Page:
A study at USA's Arizona State University (ASU) has discovered new mutations of COVID-19 that suggest that the virus is likely weakening like the 2003 Severe Acute Respiratory Syndrome (SARS). In the recent ASU study, a new technology known as next-generation sequencing was used to come to this conclusion.
A press release issued by ASU explains the process that was carried out at the university. "Each sequence is deposited into a worldwide gene bank, run by a nonprofit scientific organization called GISAID. To date, over 16,000 SARS-CoV-2 sequences have been deposited in GISAID’s EpiCoVTM Database. The sequence data shows that SARS-CoV-2 originated from a single source from Wuhan, China, while many of the first Arizona cases analyzed showed travel from Europe as the most likely source," ASU said.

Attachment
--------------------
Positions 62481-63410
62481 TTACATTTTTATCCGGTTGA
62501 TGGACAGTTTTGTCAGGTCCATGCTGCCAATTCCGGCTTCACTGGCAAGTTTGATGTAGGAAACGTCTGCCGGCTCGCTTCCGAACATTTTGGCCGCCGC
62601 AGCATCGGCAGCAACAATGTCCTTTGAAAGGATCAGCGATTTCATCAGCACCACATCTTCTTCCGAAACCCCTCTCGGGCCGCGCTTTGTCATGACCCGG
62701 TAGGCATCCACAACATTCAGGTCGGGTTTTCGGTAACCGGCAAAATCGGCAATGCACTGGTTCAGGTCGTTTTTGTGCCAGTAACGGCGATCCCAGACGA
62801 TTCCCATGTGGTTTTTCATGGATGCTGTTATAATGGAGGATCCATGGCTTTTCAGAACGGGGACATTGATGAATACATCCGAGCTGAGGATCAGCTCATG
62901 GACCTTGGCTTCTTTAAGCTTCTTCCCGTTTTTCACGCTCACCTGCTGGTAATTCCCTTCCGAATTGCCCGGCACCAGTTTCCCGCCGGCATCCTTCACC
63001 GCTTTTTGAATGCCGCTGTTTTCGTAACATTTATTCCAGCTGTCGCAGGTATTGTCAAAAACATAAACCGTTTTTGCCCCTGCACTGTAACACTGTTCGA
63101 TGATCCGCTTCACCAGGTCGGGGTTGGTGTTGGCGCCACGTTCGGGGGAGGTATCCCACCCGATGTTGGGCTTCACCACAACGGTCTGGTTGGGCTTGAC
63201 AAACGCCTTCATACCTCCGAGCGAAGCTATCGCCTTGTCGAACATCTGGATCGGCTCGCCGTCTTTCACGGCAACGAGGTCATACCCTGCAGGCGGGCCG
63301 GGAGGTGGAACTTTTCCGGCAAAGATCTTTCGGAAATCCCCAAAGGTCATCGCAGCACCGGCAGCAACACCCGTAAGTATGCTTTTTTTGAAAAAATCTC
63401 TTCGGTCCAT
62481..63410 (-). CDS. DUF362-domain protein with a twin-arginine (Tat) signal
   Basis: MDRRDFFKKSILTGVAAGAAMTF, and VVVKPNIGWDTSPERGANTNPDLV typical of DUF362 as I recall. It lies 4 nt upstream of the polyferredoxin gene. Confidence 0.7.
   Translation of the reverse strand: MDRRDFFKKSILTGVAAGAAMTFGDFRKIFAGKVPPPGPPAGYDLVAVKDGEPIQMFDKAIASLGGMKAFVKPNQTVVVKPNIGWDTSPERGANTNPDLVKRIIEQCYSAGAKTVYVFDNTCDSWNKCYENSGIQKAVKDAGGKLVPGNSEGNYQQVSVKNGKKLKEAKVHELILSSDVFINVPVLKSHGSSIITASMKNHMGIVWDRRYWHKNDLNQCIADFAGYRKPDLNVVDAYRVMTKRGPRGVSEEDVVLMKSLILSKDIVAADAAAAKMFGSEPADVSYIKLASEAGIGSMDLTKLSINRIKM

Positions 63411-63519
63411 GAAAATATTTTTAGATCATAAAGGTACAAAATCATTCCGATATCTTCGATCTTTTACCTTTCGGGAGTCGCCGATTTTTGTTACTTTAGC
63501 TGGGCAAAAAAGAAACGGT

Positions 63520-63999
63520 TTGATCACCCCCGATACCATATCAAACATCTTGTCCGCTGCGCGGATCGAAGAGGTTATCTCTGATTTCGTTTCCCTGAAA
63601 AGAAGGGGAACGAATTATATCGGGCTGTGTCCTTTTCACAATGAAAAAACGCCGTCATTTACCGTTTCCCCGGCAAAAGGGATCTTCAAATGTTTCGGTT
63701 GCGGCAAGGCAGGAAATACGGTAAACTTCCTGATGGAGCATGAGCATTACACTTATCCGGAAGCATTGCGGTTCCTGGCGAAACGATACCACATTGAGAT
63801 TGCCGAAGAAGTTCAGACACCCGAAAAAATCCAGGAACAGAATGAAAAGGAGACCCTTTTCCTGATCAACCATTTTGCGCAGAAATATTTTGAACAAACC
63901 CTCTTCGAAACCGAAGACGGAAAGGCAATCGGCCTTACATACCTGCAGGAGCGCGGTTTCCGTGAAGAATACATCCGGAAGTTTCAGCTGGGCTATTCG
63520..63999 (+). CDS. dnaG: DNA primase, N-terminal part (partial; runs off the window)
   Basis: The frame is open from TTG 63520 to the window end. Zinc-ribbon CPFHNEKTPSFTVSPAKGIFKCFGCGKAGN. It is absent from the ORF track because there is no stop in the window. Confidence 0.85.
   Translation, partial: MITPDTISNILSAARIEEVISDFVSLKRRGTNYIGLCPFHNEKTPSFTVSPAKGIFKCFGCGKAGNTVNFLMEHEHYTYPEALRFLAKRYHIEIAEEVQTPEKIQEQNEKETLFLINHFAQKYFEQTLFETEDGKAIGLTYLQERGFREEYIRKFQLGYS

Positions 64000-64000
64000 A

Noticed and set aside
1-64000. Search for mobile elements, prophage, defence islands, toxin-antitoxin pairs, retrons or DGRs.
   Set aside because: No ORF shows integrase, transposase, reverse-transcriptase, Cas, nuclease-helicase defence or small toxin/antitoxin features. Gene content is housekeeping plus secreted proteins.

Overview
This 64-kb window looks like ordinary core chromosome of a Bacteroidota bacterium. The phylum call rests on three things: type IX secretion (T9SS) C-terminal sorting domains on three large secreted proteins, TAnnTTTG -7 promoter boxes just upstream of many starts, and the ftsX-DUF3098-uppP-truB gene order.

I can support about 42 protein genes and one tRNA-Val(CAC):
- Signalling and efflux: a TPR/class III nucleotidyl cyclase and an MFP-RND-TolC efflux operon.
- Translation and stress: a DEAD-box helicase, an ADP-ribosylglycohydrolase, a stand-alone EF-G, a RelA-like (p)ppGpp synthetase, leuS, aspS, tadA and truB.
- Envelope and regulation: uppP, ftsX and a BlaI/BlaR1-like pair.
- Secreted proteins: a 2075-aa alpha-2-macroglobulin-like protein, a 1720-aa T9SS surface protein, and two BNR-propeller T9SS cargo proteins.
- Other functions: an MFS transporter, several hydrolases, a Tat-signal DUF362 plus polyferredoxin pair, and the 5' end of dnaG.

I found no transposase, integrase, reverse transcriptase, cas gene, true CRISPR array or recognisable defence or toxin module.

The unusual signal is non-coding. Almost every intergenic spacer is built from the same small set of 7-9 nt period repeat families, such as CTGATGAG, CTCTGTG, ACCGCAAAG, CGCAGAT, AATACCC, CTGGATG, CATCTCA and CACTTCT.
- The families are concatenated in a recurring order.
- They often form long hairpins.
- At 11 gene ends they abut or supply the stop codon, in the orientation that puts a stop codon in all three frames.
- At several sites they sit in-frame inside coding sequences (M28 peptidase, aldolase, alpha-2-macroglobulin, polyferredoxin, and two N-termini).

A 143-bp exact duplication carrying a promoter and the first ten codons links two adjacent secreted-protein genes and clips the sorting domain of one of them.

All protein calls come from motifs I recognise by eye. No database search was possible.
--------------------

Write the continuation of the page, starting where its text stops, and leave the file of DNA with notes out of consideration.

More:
“One of the reasons why this mutation is of interest is because it mirrors a large deletion that arose in the 2003 SARS outbreak," Efrem Lim, an ASU researcher and the lead study author, said in a statement accompanying the release.
During the later stages of the SARS epidemic, the virus underwent mutations that weakened it.
However, study co-author Matthew Scotch told the New York Post that it is too soon to definitely state that the COVID-19 coronavirus is weakening.
Coronavirus has infected close to 4 million people across the globe while killing over 265,000. The world has resorted to strict lockdown as a measure to combat the virus.